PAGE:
Speaking in front of many season-ticket holders, long-time dedicated supporters, and Sporting Kansas City’s player roster at the 2017 Season Kickoff Event in downtown Kansas City last March, Sporting Club CEO Robb Heineman stated that “Championships endure forever: It’s time for another championship.”
Six months on, Sporting Kansas City has earned the right to play in the 2017 Lamar Hunt U.S. Open Cup Final this Wednesday and is in the thick of a very hotly contested playoff race in MLS’s Western Conference as they sit in fourth place – only three points shy of leader Vancouver Whitecaps, yet just six points above eighth-place San Jose Earthquakes.
Beginning Saturday with its MLS match against the New England Revolution, Sporting KC begins a 15-day, four-game homestand, including the open cup final, which will go far in determining their championship fate. The U.S. Open Cup Final is a here-and-now opportunity. But given that Sporting KC has fallen out of the playoffs in hard-to-stomach losses in away matches in each of the last three seasons, gaining home-field advantage for the MLS playoffs is critical. Thus, it too is a here-and-now opportunity. The road to another possible championship – the 2017 MLS Cup - needs to go through Children’s Mercy Park.
“We are all fighting for [home-field advantage] for sure,” said Manager and Technical Director Peter Vermes. “Also, being in a two-game series is an important aspect to it too. We’ve been through that quite a few times over the years, and I think we are pretty good in those situations. That is a major goal of ours.”
So which championship takes priority in the next 15 days? And how is the team managed so that the odds of winning both championships are strong?
“Both are priorities. We all know how important home games are, so we are putting everything we can into this game on Saturday. And we are going to do everything we can to get three points,” said Sporting KC Captain Matt Besler. “Everybody knows that we play the Open Cup final on Wednesday, it’s not like we are not talking about it. We view both games as very big opportunities for us to win.”
Added goalkeeper Tim Melia, “We’ve been on the road a little bit [where Sporting is 2-6-6], we have to get back in our rhythm playing the type of game we want to – possession-oriented – in front of our fans. And that is the only thing we are focused on.”
Both comments are revealing. Sporting Kansas City’s MO has always been about making the U.S. Open Cup equally important as the MLS regular season. That business-first, game-to-game philosophy has served them well, three U.S. Open Cups and two MLS Cups later. But it is Melia’s comment that reveals the deeper how.
Call it consistency if you want to be boring. Call it sticking to your guns if you want to be cliché. But call it rhythm if you want to know what must run throughout every member of the coaching staff and into the players who step on the field, whether in training or in games.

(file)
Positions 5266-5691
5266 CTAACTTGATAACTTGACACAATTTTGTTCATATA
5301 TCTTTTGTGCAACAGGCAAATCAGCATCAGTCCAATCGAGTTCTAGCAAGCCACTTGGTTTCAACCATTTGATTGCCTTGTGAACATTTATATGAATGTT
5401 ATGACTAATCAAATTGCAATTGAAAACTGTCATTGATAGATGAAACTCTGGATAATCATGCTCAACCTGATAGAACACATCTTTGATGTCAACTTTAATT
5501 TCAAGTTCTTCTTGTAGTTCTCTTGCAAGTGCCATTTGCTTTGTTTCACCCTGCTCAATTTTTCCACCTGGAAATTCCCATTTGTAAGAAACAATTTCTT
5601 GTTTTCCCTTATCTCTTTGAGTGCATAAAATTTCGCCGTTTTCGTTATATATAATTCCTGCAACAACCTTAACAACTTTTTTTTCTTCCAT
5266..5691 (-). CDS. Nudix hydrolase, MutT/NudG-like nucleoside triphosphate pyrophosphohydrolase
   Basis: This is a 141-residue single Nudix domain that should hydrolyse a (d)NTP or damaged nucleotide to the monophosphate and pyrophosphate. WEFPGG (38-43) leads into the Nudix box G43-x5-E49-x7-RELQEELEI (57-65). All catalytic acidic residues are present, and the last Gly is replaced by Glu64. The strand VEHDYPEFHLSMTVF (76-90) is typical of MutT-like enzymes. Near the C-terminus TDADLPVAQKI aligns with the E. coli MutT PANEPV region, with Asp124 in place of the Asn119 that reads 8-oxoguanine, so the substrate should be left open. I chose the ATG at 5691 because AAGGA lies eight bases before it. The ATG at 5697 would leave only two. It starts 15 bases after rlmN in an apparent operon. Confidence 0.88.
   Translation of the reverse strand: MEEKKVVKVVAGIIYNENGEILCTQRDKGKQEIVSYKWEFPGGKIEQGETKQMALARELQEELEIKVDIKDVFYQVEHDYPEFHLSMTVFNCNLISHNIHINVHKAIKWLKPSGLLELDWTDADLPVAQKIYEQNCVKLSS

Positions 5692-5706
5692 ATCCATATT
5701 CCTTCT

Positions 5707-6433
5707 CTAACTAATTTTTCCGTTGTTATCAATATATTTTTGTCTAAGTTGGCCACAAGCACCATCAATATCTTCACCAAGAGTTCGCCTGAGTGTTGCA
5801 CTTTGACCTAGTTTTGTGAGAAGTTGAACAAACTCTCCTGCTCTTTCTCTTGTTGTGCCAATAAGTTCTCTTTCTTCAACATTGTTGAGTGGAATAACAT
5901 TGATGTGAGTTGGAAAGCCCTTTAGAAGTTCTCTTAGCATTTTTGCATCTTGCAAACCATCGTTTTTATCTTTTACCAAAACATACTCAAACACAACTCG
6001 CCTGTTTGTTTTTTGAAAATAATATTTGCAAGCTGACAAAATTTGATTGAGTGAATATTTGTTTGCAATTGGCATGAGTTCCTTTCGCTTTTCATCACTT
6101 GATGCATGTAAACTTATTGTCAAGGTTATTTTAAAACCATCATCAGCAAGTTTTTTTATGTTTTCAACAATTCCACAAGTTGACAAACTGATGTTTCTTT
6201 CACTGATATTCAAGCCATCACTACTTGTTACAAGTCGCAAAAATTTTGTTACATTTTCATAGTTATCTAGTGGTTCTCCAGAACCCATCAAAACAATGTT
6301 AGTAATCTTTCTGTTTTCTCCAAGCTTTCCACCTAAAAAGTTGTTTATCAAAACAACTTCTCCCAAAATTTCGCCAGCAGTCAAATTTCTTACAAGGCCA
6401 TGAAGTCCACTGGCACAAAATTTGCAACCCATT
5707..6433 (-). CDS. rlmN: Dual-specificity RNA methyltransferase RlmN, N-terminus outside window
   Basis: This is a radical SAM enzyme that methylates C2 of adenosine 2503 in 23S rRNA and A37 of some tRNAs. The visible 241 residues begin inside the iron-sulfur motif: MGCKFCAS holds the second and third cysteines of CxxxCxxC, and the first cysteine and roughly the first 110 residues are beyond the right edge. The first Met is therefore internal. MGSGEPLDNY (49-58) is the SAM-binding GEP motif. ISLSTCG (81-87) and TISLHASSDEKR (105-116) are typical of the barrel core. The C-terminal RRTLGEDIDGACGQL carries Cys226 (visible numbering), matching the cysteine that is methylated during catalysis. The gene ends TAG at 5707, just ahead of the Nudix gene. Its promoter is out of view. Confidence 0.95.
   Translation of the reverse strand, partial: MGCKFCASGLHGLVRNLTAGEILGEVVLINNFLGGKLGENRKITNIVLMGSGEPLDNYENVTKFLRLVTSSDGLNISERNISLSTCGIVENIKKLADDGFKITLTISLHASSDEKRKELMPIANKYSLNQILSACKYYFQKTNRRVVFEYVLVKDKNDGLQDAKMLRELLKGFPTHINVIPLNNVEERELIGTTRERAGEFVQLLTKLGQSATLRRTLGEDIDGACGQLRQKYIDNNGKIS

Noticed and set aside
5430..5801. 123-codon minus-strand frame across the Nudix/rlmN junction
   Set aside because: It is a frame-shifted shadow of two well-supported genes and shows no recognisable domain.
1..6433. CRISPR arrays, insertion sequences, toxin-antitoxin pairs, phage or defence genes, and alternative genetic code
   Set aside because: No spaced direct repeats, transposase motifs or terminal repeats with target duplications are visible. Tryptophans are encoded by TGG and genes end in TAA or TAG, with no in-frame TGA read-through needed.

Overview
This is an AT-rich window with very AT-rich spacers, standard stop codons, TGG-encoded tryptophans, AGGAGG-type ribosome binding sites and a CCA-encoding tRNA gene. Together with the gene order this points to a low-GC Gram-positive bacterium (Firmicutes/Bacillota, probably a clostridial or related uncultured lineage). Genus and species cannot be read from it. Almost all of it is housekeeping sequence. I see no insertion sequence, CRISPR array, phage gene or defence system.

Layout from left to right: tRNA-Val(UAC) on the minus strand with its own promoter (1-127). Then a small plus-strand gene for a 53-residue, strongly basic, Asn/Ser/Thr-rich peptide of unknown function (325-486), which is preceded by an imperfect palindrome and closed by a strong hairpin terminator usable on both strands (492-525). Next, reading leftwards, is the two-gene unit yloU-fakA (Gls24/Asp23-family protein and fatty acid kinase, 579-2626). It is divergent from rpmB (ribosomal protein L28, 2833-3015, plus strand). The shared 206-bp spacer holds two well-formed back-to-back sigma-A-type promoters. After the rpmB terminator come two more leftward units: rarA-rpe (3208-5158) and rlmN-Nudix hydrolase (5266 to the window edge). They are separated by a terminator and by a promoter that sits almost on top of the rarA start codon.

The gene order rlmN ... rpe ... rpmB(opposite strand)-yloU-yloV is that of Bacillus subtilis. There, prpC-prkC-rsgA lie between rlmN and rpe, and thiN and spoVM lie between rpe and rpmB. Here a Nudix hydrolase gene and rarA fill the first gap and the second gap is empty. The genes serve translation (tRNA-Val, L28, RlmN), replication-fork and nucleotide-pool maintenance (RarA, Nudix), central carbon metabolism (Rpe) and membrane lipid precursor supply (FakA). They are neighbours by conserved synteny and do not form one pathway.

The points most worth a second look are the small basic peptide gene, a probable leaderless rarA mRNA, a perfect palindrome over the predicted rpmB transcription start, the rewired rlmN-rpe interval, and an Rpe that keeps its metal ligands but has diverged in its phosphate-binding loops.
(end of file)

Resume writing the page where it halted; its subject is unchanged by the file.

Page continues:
“When I change the team around, there is very little drop-off in our model of play. And that is a big help to the team because if you play one way with a certain group of guys, and then it falls off when you change a few guys immensely, it can really change the rhythm of play,” stated Vermes. “And it really hasn’t done that this year. That has been a key to a lot of our consistency.”
With his daily approach and insistence on playing the same way at home and away, Vermes has done much to keep the rhythm fluid. And his technical director side has too as this year’s Sporting Kansas City squad seems more able to sustain the necessary rhythm in the style of play than previous incarnations, especially up front with newer faces like Gerso, Daniel Salloi, Diego Rubio, Latif Blessing, and now Cristian Lobato bearing much of the attacking load. A squad that is fighting deep and at a high level in two competitions needs to be rotated to stay fresh.
But on the road in the last two games, especially in the 1-0 loss to New York City Football Club on September 6 where Vermes has some pointed comments for his side, the rhythm faltered. Coming home, where Sporting is 8-0-5, will help. But so will the consistency of the backbone of the side, those veteran players who know how to weather the storms of a long season, of balancing championships, of keeping the team focused on its mode of play, even dictating it. These are the ones that don’t leave the field because of their consistent rhythm in a variety of areas.
Roger Espinoza. Ilie Sanchez. Besler. Graham Zusi. Seth Sinovic. Benny Feilhaber. Four crucial games in 15 days? A final only three days after a critical home match? They got this.
“There are guys with a ton of experience all over the field. And that is why we are where we are,” said Melia. “We are in stretching distance from getting a home-field advantage in the playoffs, we are in the Open Cup final, and we have a very organized defense. That is because of the presence of the veterans throughout the group.”
Finishing in the top four of the conference would mean a home playoff game, but to gain a bye into the conference semifinals and that two-game, away-and-home series Vermes spoke of, a top-two finish is necessary.
In the end, it is true that three of Sporting Kansas City’s five championships have been won on home turf; for the others, one was won at a neutral site and the other away. The 2004 MLS Cup Final was lost at a neutral site and of other nine playoff-ending losses in franchise history, six were away games.
Home is where we all find our natural rhythms. Here’s to Sporting Kansas City making Children’s Mercy Park their home of rhythm Saturday, Wednesday, and many days and nights into December.